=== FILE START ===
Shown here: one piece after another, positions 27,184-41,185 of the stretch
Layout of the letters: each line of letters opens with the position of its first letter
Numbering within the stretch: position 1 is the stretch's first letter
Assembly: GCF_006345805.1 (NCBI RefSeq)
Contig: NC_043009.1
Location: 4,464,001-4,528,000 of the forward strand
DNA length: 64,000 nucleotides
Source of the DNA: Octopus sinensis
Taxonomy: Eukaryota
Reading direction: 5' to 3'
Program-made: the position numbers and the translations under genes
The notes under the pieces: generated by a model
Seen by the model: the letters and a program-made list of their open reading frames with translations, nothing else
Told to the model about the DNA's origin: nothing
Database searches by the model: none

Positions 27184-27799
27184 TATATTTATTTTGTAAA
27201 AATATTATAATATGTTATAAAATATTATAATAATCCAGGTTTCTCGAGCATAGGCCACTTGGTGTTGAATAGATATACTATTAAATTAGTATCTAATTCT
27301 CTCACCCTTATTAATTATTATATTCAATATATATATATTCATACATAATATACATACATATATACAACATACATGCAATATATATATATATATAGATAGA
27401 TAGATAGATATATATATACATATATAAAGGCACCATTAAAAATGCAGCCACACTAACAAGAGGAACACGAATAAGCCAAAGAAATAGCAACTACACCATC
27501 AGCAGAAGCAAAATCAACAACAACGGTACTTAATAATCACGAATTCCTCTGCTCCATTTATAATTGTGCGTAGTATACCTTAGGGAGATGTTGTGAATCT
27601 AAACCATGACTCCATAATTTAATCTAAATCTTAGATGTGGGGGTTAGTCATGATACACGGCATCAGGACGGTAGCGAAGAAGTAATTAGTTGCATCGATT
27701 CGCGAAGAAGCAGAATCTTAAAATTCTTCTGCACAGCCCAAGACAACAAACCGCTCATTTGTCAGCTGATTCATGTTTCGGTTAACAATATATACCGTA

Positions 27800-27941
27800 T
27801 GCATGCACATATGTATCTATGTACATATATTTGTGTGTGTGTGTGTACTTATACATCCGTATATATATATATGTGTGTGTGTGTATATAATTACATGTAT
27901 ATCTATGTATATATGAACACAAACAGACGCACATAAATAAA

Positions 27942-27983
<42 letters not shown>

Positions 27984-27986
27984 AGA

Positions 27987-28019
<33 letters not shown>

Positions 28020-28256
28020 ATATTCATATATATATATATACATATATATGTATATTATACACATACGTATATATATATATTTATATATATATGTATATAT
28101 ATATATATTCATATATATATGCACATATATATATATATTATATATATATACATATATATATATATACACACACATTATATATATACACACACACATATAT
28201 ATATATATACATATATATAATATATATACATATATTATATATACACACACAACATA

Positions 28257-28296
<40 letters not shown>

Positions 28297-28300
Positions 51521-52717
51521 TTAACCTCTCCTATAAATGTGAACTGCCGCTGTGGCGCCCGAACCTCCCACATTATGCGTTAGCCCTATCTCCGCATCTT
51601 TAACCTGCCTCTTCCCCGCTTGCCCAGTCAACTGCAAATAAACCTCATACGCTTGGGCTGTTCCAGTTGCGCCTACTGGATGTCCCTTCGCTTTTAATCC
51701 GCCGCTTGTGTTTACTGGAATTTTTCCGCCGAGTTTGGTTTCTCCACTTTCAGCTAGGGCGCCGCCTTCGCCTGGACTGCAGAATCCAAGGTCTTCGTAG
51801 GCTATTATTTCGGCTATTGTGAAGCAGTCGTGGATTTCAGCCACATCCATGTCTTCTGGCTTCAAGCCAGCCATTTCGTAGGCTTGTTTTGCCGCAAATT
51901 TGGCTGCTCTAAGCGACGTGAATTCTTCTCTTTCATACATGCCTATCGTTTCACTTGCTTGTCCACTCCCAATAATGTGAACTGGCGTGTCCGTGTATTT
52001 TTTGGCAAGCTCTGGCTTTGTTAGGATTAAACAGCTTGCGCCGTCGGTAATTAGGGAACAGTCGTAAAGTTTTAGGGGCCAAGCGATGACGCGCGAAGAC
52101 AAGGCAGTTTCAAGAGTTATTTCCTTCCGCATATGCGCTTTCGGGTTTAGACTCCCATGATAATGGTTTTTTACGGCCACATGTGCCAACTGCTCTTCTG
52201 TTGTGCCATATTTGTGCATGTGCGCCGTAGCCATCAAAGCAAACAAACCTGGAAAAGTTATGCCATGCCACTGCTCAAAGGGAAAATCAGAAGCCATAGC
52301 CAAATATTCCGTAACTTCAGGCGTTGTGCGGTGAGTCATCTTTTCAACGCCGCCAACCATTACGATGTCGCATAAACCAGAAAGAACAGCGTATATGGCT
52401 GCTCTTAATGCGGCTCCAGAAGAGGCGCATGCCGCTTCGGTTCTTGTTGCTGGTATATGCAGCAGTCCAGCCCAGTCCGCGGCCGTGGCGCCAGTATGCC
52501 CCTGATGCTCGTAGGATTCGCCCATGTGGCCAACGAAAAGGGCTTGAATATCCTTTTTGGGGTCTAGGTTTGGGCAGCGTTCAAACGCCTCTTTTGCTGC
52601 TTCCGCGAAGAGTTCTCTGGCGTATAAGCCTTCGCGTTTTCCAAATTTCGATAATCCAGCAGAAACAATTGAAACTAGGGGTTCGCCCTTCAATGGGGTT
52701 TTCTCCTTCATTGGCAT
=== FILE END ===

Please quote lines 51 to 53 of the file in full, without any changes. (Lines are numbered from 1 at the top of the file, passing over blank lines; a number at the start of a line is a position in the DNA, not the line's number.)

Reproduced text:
52401 GCTCTTAATGCGGCTCCAGAAGAGGCGCATGCCGCTTCGGTTCTTGTTGCTGGTATATGCAGCAGTCCAGCCCAGTCCGCGGCCGTGGCGCCAGTATGCC
52501 CCTGATGCTCGTAGGATTCGCCCATGTGGCCAACGAAAAGGGCTTGAATATCCTTTTTGGGGTCTAGGTTTGGGCAGCGTTCAAACGCCTCTTTTGCTGC
52601 TTCCGCGAAGAGTTCTCTGGCGTATAAGCCTTCGCGTTTTCCAAATTTCGATAATCCAGCAGAAACAATTGAAACTAGGGGTTCGCCCTTCAATGGGGTT